12. 562

    #1 is so wrong it is pure comedy.

  13. 613

    Is there a library, or framework which cleans up the majority of the input/issues raised in this post?

  14. 664

    Thanks for your very nice read!

    Just wondering: isn’t it possible (#2) to check $_SERVER[‘HTTP_REFERER’]. If it’s within your domain allow, if not disallow?

  15. 715

    Nice article!

    One question though:
    When you generate a nonce to store in the session variables, why do you also store the timestamp when it is later on not used to verify the nonce?

    (In article: point 2, 4th code block)

  16. 766

    Wow, great article! ;)
    I’d love to read more about this kind of stuff.

  17. 817

    This article has so many serious mistakes that it is unbelievable.

    1. Never escape data for the output in the time of saving them. The save_message() function should accept clear data and only the “echo” should escape them for HTML. The reason is that you can use the stored data also for something else or you can insert them to database from somewhere else. Another reason is that the escaped data are longer so they wouldn’t fit in varchar(N) even if they have less than N characters.

    2. The get_nonce() function uses uninitialized variables. The function is useless without saying how to properly initialize $salt (it is not so easy as it may seem). It also recommends to use Security by Obscurity design – what if attacker is an insider with knowledge of $salt?

    3. Are you forcing a user to enable JavaScript to defend against CSRF? Are you kidding? Have you ever heard about X-Frame-Options header?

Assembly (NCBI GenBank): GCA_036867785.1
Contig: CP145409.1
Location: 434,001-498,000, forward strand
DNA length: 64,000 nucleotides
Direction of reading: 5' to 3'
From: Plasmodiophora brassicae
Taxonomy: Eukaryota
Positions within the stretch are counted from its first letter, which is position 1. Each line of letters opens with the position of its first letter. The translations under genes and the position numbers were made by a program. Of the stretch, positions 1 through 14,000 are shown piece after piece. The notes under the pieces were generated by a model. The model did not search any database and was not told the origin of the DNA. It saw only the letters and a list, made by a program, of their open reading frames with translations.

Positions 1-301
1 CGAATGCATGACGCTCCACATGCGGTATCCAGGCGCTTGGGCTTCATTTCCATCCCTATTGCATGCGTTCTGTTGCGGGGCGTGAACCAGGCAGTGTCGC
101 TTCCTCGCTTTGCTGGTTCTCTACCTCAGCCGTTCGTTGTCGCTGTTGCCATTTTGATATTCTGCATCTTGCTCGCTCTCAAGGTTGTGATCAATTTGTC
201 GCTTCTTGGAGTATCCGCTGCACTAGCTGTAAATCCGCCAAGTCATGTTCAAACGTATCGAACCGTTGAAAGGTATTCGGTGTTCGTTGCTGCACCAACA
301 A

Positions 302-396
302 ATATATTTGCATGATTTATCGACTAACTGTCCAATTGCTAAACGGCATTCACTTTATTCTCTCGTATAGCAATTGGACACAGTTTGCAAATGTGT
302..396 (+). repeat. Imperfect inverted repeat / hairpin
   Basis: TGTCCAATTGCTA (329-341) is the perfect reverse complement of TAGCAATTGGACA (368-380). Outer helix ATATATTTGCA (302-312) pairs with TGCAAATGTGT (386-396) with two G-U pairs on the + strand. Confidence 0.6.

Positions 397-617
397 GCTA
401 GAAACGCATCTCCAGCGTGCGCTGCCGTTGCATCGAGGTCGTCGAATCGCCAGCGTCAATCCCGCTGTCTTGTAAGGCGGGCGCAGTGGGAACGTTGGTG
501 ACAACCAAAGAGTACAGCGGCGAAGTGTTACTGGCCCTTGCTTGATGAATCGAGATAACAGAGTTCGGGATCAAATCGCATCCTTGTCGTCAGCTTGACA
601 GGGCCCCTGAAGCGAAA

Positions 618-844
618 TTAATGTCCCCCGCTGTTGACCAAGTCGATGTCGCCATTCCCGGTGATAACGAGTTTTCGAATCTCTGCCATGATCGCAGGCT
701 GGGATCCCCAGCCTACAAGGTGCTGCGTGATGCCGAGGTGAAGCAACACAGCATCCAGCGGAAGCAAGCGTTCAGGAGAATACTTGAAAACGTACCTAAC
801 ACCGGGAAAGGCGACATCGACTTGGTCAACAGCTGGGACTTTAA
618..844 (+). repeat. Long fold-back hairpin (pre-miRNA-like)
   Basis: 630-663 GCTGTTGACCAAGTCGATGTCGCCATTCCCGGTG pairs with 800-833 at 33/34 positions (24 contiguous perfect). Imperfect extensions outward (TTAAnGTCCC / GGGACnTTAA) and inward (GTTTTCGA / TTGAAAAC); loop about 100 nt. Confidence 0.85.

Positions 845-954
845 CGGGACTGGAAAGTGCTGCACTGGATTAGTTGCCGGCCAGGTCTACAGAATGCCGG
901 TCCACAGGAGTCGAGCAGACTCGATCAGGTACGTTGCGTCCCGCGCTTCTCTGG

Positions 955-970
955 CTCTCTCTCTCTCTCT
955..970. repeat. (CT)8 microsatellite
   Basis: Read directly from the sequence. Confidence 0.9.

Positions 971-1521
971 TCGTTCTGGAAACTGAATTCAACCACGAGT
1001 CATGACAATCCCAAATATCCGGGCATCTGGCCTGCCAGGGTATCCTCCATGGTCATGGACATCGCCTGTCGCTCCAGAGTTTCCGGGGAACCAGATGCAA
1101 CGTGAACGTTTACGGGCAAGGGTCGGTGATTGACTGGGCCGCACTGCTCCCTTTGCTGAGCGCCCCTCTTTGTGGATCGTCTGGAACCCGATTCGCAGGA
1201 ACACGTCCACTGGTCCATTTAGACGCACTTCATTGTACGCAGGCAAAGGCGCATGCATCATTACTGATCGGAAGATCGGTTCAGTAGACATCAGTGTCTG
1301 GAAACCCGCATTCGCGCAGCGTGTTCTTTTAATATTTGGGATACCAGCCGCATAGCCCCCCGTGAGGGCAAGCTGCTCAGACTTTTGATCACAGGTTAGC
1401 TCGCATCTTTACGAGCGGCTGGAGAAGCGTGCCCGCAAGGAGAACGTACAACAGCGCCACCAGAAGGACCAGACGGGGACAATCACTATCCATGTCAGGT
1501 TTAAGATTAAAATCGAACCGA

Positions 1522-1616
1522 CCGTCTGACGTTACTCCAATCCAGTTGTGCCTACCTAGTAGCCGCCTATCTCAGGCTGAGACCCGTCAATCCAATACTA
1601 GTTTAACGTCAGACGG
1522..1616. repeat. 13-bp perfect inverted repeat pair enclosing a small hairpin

4. Have you tried the example with DROP TABLE? The mysql_query() function doesn’t allow executing more commands. It would be much better to provide a functional example than scaring people. There are still lots of ways to use SQL Injection for something real – for example retrieving all data from the database.

    Please delete this horrible article or at least fix these errors.

  18. 868

    How about we delete all the languages which does very little to help the developer to prevent those security mistakes. I have this suggestion for PHP: all the input data in $_GET/$_POST should be filtered. Access to the unfiltered data could be through $_UNSAFE_GET/$_UNSAFE_POST as that would at least raise a little warning flag with the developer. Alternatively access to unfiltered data should be only through filter_input(…);

  19. 919

    sql injections: sanitize you database inputs. ;)

  20. 970

    agreed. really great and useful. true true true….

  21. 1021

    Hi Phillip,

    This was a fantastic article, thank you!

    I was wondering how to do more advanced things with nonces and click jacking?. I can write javascript to manipulate the code inside iframes. Doing so would enable the hacker to obtain the nonce as well as remove any javascript code that disables the submit button. Or, they could lift the entire form out and display it on their own page etc…